We often think about the elements of a room that remain at eye level: furniture, artwork, accessories, and so forth. But it can be just as important to think about everything that's going on above your head. Here are some ways that you can bring the eye higher in a room, as well as some examples to show just how open spaces can feel when they aren't afraid to soar overhead.
Add an unexpected dose of color overhead. In the image above, a predominantly white interior is topped off with an archway of vibrant blue. The isolated jolt of color draws the eye upward, and it also accentuates an architectural feature that frames the space and draws attention to the tall ceilings. Even if you don't have an archway like this in your home, think of applying this trick to doorways, pillars, or the edges of a room. It has to be used strategically, as it is in this space, but when done right, it adds the perfect amount of oomph.
Stretch the space by using opposites. Tall plants draw the eye upward, while decorative accessories can hang from the ceiling, also accentuating the height of the space. Having elements that stretch skyward alongside those that hang makes the space feel expansive.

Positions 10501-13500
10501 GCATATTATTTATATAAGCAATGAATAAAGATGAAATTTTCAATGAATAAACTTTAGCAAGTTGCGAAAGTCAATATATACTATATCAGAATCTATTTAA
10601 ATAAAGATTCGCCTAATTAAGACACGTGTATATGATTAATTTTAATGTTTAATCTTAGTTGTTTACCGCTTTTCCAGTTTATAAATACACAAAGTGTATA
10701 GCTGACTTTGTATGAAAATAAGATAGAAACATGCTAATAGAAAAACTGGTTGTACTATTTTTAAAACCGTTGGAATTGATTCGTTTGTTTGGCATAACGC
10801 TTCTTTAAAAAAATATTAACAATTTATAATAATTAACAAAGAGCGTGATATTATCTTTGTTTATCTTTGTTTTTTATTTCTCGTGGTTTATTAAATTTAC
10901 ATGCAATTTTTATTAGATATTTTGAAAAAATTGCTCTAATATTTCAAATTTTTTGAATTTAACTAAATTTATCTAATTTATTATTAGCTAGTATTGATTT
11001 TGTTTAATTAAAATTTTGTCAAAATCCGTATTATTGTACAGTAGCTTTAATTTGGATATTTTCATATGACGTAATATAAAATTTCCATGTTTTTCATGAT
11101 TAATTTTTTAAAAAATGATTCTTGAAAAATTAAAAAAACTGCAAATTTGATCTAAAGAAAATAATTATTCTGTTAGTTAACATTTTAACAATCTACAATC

Treat the ceiling like a fifth wall. There's nothing wrong with a plain white ceiling, but sometimes, giving the ceiling a bit more attention can make the room. In this room, a chevron-patterned ceiling provides an unexpected counterpoint to the striped walls, and in addition to adding some visual interest, it makes the room feel self-contained and cohesive. Also, the eye is drawn upward to the busier pattern and magnificent fixture, which gives this small space a sense of grandeur and expansiveness. Pay attention to your patterns and colors, though, because in certain contexts, a painted ceiling can bring the height down, giving the space a cozier, more intimate feeling.
Paint out the trim. By painting the trim the same color as your walls, you get all the architectural interest without cutting off any of the room's height or breadth. The space feels more open and unified—and perhaps more dramatic, too.
Trim it up. Salvaged elements, like those above, offer an unusual and beautiful way to bring the eye upward. This is a particularly lovely example of what can be done with some ingenuity and an eye for architectural features, but even the most basic molding can give the eye something to admire.
Hang it high (and also go low). Gallery arrangements are tried-and-true for a reason. By taking art all the way up to the ceiling (and sometimes down to the floor), you can make your wall space feel even more expansive.